#CodeLikeAGirl Scholarship Winner: Chelsea Morris
Say hello to Chelsea Morris, one of the Influenster Code Like A Girl Scholarship winners! She is a fourth-year Ph.D. student in environmental engineering at Cornell University. Her research aims to support farmers in meeting their environmental goals and protecting clean water.
Outside of her research Chelsea loves to travel. When she does, she is sure to check out local science museums (the Exploratorium in San Fransisco is her new favorite) and hop on a bike tour. When she’s not biking, she’s probably snacking on yogurt & honey (lovingly collected by her bee researcher friends) or Cheez-Its. She’s active in her school’s LGBTQ organization for science, technology, engineering, and math professionals and has lots of fun mentoring/hanging out with undergraduate students.
Read on to hear more about how Chelsea plans to change farming with technology, what her favorite products are, and how she thinks women in tech should support each other!
What mobile alert service would you like to create and why?
Farming is a tough business with decisions that need to be made quickly and with careful consideration of weather, workers, and crop prices. I'd like to create a mobile alert service that makes one decision, the timing of fertilizer spreading, easier for the farmer. Researchers in our group at Cornell built a map that highlights the farm fields likely to be flooded in the next five days. We use information on soils, topography, and weather forecasts to predict these saturated fields. Fertilizer placed on fields before big rain storms is more likely to be washed off and carried into streams and lakes.
How would it improve the environment and lives of farmers around the world?
If a farmer was given advanced warning that their fields might flood via a text message, they might consider waiting to apply their fertilizer. The farmer would avoid wasting fertilizer and the aquatic life in the rivers and lakes downstream would be healthier. Excessive amounts of the nutrients found in fertilizers create conditions for excessive algae, weeds, and toxic cyanobacteria. Nutrient pollution is a problem in many of our favorite lakes and coastal waters, from the Chesapeake Bay to Lake Ontario and the Baltic Sea.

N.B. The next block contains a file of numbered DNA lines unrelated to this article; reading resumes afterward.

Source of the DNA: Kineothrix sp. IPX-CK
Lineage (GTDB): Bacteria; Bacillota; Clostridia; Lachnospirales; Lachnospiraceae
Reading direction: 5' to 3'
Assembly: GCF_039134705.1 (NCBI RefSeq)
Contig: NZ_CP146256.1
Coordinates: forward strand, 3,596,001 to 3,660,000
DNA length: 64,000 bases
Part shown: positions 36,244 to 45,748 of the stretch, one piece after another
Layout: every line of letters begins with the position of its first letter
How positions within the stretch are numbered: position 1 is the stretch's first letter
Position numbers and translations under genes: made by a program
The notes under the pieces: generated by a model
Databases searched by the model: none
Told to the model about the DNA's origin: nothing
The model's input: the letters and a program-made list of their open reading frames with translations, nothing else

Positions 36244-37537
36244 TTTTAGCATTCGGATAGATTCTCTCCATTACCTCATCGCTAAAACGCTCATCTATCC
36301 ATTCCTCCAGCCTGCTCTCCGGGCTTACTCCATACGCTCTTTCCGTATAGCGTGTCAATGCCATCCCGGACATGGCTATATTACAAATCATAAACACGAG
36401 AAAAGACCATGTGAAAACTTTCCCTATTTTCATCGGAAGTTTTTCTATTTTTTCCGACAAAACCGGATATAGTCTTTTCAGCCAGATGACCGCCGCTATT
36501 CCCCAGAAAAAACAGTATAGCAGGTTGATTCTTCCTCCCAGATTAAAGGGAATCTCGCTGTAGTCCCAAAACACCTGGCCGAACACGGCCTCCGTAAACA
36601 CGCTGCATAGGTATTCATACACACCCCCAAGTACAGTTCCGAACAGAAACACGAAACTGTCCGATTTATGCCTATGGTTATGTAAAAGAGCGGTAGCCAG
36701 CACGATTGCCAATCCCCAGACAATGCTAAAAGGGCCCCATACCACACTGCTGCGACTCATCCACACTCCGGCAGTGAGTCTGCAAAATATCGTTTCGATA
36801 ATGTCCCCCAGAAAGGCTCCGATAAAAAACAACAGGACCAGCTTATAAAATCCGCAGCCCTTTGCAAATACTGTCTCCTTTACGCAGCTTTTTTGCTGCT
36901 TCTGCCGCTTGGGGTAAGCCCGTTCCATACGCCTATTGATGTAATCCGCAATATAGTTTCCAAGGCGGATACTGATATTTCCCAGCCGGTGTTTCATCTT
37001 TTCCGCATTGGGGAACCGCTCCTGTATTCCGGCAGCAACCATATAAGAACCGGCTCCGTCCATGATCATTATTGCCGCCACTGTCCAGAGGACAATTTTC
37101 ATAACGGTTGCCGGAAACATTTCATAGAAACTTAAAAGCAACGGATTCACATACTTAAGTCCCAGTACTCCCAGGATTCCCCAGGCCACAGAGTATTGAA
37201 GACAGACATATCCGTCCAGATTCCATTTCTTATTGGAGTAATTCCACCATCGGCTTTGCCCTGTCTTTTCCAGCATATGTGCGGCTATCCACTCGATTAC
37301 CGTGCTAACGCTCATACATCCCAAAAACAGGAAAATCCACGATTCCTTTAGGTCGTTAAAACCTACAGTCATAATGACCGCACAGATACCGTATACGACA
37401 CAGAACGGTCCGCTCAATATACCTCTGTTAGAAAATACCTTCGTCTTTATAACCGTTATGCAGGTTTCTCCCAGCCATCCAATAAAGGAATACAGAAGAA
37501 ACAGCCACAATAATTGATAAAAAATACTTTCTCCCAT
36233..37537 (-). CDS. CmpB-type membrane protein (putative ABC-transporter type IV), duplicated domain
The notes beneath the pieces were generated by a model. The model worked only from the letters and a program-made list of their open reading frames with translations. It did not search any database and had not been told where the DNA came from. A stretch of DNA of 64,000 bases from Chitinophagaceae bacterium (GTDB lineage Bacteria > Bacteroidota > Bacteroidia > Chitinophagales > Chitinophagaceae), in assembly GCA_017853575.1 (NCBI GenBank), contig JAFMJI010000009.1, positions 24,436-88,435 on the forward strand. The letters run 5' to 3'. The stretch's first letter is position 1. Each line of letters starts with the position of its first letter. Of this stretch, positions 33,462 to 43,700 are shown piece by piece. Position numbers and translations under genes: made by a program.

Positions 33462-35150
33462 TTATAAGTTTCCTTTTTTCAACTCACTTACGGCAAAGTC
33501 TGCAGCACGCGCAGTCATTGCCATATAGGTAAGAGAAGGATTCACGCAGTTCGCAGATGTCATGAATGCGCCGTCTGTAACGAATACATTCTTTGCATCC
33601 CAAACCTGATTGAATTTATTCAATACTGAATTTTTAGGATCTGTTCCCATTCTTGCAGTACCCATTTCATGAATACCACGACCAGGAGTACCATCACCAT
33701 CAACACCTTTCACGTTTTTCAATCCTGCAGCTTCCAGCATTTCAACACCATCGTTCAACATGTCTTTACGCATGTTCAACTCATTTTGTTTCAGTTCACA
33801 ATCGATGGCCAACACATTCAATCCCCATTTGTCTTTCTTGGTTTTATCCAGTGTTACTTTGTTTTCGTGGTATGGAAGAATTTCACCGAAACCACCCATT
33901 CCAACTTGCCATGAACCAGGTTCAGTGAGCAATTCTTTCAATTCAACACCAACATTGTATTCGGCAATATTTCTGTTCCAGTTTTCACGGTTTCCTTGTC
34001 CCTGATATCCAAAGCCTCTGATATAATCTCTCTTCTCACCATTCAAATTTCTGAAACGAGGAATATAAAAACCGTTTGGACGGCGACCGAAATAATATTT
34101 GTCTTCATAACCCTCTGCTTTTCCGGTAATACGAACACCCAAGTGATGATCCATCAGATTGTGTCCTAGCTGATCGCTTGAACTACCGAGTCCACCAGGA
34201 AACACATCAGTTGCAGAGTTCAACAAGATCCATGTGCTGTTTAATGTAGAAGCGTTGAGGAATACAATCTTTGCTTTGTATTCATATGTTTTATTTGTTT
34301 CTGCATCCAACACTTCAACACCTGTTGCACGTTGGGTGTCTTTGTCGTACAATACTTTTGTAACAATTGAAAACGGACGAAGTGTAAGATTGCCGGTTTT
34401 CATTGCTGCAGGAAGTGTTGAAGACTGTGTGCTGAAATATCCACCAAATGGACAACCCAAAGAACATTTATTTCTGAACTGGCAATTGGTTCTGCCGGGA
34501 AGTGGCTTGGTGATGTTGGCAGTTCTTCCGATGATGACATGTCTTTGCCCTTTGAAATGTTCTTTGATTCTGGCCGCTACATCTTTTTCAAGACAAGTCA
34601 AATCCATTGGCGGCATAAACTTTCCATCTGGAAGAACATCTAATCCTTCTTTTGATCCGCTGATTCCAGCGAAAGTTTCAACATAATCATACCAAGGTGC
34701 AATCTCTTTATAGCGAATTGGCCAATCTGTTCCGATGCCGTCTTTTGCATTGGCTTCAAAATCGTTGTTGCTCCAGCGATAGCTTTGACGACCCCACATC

What or who inspired you to study biological and environmental engineering?
In college, I discovered a book on biomimicry, a strategy of emulating nature’s designs to create more sustainable products and processes. That book led me to look at wastewater treatment plants, the facilities that clean up our toilet, shower, and stormwater waste. These facilities are incredible feats of engineering and use hungry microbes to eat up our waste. Environmental engineers work to figure out how to clean, reuse, or recycle our waste streams. It’s a fun and challenging job!
What’s your favorite gadget?
I’m super excited for the new activity trackers that record health data like body temperature and heart beat. I don’t have one, but I’m so curious to find out how much I move around in my sleep or when my heart rate increases rapidly during the day.
What advice would you give to a girl who is interested in engineering, but might be intimidated because it’s a male-dominated field?
Build a supportive community. Engineering school is tough without all the gendered expectations. You’ll need to find people who will love you when you’re struggling in linear algebra just as much as when you’re winning first place at the hackathon. Love them back too. Share your experiences and struggles with others openly. Read biographies of women who were the first in their engineering field. Know that you’re not alone.
Feeling inspired? Are you looking to start down a path of computer science? See more of our #CodeLikeAGirl scholarship winners now!